The Fatigue Management Strategy
This advice comes directly from Queensland Health’s 102 page “fatigue management strategy” in which it is stated that the “strategic use of caffeine” could prove to be quite advantageous to doctors suffering from minor exhaustion.
So as to stay awake on the job, Australian Doctors were encouraged to consume 400 milligrams of caffeine, which is roughly six cups of coffee a day, as per the suggestion that is found in Queensland Health’s report.
However, drinking such an excessive amount of coffee is “not always feasible or realistic”, and so it was added that the over-worked doctors could also swallow caffeine tablets or drink energy drinks as an alternative to drinking coffee.
An excerpt from the document reads:
“Compared with other psychoactive drugs, for example, modafinil (a prescription-only narcolepsy treatment), caffeine is supported in its use as it is more readily available and less expensive.”
The State of Queensland issued the strategy report after a survey of 113 state hospitals revealed that 88% of the doctors routinely complained about suffering with dangerous fatigue whilst working their shifts.
Salaried Doctor’s Queensland
In conjunction with this survey, a Queensland union representing the doctors, also issued a warning that those patients who were in public hospitals were actually dying as a result of their doctors being so tired after working nearly 80 hours without a break.
Not surprisingly, the mere suggestion that doctors should resort to drinking excessive amounts of coffee has brought disgust to most of Queensland’s doctors. A member of Salaried Doctor’s Queensland, which represents most of the doctors, Susannah McAuliffe, described the strategy as being “absolutely ridiculous” and is sure to put patients in more danger. Salaried Doctor’s Queensland believes that forcing doctors to consume extreme amounts of caffeine is, in actual fact, a rather inadequate way of dealing with the fatigue of the doctors. The fatigue occurs due to doctors working up to 80 hours per week caused by a shortage of doctors in Australia. Most Australian doctors are emigrating to other countries to follow better offers of employment.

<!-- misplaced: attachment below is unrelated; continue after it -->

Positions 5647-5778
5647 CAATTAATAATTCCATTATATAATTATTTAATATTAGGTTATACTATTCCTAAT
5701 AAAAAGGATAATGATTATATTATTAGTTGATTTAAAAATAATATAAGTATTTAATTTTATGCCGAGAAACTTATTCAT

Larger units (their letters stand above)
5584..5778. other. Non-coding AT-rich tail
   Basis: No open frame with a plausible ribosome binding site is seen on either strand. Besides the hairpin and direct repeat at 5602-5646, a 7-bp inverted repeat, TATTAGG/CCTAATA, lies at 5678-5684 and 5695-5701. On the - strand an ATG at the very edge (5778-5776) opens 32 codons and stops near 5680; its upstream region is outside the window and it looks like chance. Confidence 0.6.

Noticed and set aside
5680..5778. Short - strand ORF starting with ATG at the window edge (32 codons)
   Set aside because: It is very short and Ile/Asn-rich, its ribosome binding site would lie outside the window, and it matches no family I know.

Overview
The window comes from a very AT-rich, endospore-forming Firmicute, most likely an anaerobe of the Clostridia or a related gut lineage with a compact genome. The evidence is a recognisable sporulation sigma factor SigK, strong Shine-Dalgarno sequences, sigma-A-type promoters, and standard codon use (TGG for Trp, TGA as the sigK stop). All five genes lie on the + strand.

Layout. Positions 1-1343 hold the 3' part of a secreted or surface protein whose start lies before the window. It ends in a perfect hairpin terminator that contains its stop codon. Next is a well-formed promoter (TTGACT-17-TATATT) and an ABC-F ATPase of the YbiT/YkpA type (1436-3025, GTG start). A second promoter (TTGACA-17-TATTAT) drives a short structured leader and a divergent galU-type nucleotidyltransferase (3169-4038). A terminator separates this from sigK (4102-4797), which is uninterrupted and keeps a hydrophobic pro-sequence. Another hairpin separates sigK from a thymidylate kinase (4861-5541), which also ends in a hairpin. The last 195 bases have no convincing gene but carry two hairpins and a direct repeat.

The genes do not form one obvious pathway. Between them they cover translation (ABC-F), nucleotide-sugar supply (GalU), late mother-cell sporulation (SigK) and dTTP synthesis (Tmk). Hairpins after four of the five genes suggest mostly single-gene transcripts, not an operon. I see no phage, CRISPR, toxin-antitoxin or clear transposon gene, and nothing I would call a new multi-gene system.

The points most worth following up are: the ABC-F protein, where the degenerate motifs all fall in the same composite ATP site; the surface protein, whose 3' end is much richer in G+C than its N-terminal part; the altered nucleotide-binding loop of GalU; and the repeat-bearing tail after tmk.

The Chairman of the Australian Medical Association, Andrew Pesce, strongly feels that the real answer to fatigue management is a better rostering system that should ultimately be adopted by all of the hospitals:
“It would be hard for me to be convinced that caffeine that makes you feel less tired is going to necessarily improve your performance. I think at the end of the day, we should be focusing on a fundamentally safe rostering system and an acknowledgement that certain minimum number of hours of sleep is what is necessary to maximize performance.”
However, Steven Hambleton, the Vice President of the Australian Medical Association, expresses his viewpoint:
“For management to just say go and have a cup of coffee and get over tiredness, it cheapens the whole issue. We are talking about serious issues here, and this is not just a serious suggestion at all. It can’t be a weakness to say you’re dog tired.”
Queensland’s Labor Health Minister, Paul Lucas, explained that Queensland was in the process of training more doctors and will also be attempting to limit all doctors’ shifts to only 12 hours per day over the next two years, although he did not have any immediate answer to the fatigue problem that the doctors are currently suffering from due to staff shortages, saying:
“If the doctors are not there, we can’t do it. We can’t say we’d rather not have it as it is and create doctors out of the air.”
The Australian Goverment’s Plan
It is interesting to note, however, that the Australian government is under a lot of pressure to obtain control of the nation’s deteriorating public hospital and health system. Most public hospitals are presently being managed by individual state governments with the use of federal funding. Such a radical takeover is estimated to cost about $20.5 billion.
During his 2007 campaign, Australia’s Prime Minister, Kevin Rudd, promised the Australian people that repairing the ailing public hospitals and health system would be a top priority, which some people believed to have been what helped him to win the election.
However, even though Rudd apparently delayed a decision on the matter by six months only last month, he has stated that a full takeover of all of Australia’s public hospitals was still a strong possibility.
Photo Credit: Refracted Moments